In Herman Chanen, the court recognized that the purpose of the licensing requirement is to protect the public from unscrupulous contractors. "In the present case, the defendant Chanen not only got skilled craftsmanship, but it was performed by a duly licensed contractor." 6 Ariz.App. at 492, 433 P.2d at 809. The court appeared to infer that the intent of the legislature could be fulfilled by something less than strict compliance with the statute. Similarly, in Desert Springs, the court refused to bar a suit in a situation where a corporation did not have a valid contractor's license but its president did. 15 Ariz.App. at 196, 487 P.2d at 417. The court reached this decision to avoid a "manifestly unjust and inequitable result" and said it preserved the true intent of the legislature and satisfied the goals of the statute. Id.

However, in B & P Concrete, the court recognized that the holding of Desert Springs was rendered suspect by later amendments to the statute. The 1973 amendment to § 1153 added language that provided that a contractor could not maintain an action without alleging and proving that "[t]he contracting party whose contract gives rise to the claim ..." was licensed. Ariz.Rev.Stat.Ann. § 32-1153 (1986). Similar changes were also made that year to § 1151, which no longer merely said it was unlawful for a contractor to work without a license. The new language said a contractor could not do business "[w]ithout having his own license in good standing in his own name therefor as provided in this chapter ..." Ariz.Rev.Stat.Ann. § 32-1151 (1986) (emphasis added).[3]

Topro obviously did not satisfy these more specific requirements. The fact that someone who was licensed did the actual work may have been enough to satisfy the statute under the Desert Springs interpretation of the statute and before the 1973 amendments. However, B & P Concrete makes it clear that there are now no loopholes to compliance with the licensing scheme despite the harsh nature of the statue and the possibility for inequitable results. Indeed, the Arizona Legislature intended to bar some "just" *1466 claims. B & P Concrete, 114 Ariz. at 410, 561 P.2d at 331.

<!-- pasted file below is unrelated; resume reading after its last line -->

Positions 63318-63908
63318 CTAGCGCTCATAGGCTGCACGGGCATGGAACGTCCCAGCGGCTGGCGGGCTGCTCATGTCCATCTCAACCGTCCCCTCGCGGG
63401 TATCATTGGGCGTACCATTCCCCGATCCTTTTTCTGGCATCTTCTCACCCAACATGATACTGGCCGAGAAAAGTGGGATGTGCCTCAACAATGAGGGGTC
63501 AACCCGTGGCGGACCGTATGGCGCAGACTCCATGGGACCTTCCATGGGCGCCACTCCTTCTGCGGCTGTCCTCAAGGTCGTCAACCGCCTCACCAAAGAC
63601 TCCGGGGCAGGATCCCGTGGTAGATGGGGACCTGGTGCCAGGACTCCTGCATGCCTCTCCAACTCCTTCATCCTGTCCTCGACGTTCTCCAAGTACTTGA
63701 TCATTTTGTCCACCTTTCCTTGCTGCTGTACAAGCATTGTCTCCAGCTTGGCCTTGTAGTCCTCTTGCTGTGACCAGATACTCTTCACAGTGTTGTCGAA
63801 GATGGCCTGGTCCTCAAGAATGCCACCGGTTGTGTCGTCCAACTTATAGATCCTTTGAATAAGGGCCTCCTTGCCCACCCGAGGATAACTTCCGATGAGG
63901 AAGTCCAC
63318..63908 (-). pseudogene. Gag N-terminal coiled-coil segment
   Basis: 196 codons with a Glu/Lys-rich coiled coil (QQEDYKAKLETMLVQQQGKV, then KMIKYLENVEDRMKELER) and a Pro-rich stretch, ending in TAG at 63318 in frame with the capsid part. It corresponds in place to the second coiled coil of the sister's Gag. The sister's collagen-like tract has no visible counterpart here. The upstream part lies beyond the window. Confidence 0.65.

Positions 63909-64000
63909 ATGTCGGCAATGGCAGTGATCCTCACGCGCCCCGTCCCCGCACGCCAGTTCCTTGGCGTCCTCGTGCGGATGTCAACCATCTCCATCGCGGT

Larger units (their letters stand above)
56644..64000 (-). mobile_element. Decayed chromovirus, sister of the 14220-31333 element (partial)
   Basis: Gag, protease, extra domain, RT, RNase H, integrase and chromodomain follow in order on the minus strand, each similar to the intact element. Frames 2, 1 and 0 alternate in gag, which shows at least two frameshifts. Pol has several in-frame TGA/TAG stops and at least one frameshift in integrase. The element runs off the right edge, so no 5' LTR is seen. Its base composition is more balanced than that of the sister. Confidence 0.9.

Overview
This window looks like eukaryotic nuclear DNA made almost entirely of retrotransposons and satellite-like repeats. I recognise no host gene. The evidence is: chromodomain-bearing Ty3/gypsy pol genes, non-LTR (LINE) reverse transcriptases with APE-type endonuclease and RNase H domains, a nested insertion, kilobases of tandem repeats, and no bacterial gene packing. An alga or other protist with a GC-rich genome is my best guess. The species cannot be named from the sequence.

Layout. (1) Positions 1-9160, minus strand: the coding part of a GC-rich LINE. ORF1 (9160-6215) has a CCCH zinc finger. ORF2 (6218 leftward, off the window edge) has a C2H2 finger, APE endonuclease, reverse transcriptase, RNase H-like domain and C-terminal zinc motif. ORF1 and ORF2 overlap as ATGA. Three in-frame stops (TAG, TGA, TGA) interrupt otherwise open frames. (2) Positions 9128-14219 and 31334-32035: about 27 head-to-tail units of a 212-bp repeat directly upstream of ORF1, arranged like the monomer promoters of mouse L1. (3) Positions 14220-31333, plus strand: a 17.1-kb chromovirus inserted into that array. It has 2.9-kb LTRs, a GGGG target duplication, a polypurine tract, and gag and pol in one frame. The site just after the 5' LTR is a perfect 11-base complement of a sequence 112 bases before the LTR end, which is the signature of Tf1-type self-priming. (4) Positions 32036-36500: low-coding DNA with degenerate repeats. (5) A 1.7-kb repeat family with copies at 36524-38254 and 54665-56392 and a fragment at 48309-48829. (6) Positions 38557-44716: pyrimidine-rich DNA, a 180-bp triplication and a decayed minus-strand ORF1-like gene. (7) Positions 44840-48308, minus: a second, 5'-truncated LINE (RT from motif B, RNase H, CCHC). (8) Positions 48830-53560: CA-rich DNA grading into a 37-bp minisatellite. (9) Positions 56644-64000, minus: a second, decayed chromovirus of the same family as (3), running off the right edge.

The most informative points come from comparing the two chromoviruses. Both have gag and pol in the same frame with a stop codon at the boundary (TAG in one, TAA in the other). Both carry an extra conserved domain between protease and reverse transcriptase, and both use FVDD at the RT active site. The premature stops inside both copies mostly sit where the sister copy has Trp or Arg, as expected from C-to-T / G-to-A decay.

2. Estoppel.

Although Topro cites Herman Chanen in the section of its response dealing with the licensing exemption of § 1121(A) (4), the ultimate holding of that case did not rest on a codified exemption to the statute. Instead, the defendant contractor was estopped from asserting that the subcontractor could not file suit since it had insisted that the plaintiff "farm out" out work it was not licensed to do. The court limited its holding to estoppel and did not address the question of whether an unlicensed contractor can "farm out" portions of its contract to qualified licensed contractors.[4]

Defendants first attempt to distinguish Herman Chanen by claiming the facts of the present case are not as compelling and do not justify estopping McCarthy from asserting the illegality of the contract. If the defense were allowed, the extent of McCarthy's knowledge of Topro's licensing status seems to present a genuine issue of fact. The Herman Chanen court also did not say what minimum activities by a defendant would be sufficient to estop it.